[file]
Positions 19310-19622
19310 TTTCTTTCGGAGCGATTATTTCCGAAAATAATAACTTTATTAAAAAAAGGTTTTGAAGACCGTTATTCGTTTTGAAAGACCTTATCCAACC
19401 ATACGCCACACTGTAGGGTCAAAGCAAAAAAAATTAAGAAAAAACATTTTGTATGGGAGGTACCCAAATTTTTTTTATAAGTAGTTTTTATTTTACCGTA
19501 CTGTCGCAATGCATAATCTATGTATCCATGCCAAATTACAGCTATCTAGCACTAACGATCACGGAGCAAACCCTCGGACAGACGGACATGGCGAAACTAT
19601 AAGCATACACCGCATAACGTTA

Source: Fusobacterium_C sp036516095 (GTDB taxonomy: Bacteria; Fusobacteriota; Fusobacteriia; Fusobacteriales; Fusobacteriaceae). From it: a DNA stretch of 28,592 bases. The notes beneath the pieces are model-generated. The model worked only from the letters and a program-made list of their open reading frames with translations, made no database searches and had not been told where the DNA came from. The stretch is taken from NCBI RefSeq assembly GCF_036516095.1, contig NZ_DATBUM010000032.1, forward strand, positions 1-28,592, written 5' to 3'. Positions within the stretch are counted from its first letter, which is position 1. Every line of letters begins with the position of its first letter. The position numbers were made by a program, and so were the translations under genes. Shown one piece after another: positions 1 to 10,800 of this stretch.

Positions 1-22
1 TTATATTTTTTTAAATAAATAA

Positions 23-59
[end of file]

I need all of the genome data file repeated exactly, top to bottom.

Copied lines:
Positions 19310-19622
19310 TTTCTTTCGGAGCGATTATTTCCGAAAATAATAACTTTATTAAAAAAAGGTTTTGAAGACCGTTATTCGTTTTGAAAGACCTTATCCAACC
19401 ATACGCCACACTGTAGGGTCAAAGCAAAAAAAATTAAGAAAAAACATTTTGTATGGGAGGTACCCAAATTTTTTTTATAAGTAGTTTTTATTTTACCGTA
19501 CTGTCGCAATGCATAATCTATGTATCCATGCCAAATTACAGCTATCTAGCACTAACGATCACGGAGCAAACCCTCGGACAGACGGACATGGCGAAACTAT
19601 AAGCATACACCGCATAACGTTA

Source: Fusobacterium_C sp036516095 (GTDB taxonomy: Bacteria; Fusobacteriota; Fusobacteriia; Fusobacteriales; Fusobacteriaceae). From it: a DNA stretch of 28,592 bases. The notes beneath the pieces are model-generated. The model worked only from the letters and a program-made list of their open reading frames with translations, made no database searches and had not been told where the DNA came from. The stretch is taken from NCBI RefSeq assembly GCF_036516095.1, contig NZ_DATBUM010000032.1, forward strand, positions 1-28,592, written 5' to 3'. Positions within the stretch are counted from its first letter, which is position 1. Every line of letters begins with the position of its first letter. The position numbers were made by a program, and so were the translations under genes. Shown one piece after another: positions 1 to 10,800 of this stretch.

Positions 1-22
1 TTATATTTTTTTAAATAAATAA

Positions 23-59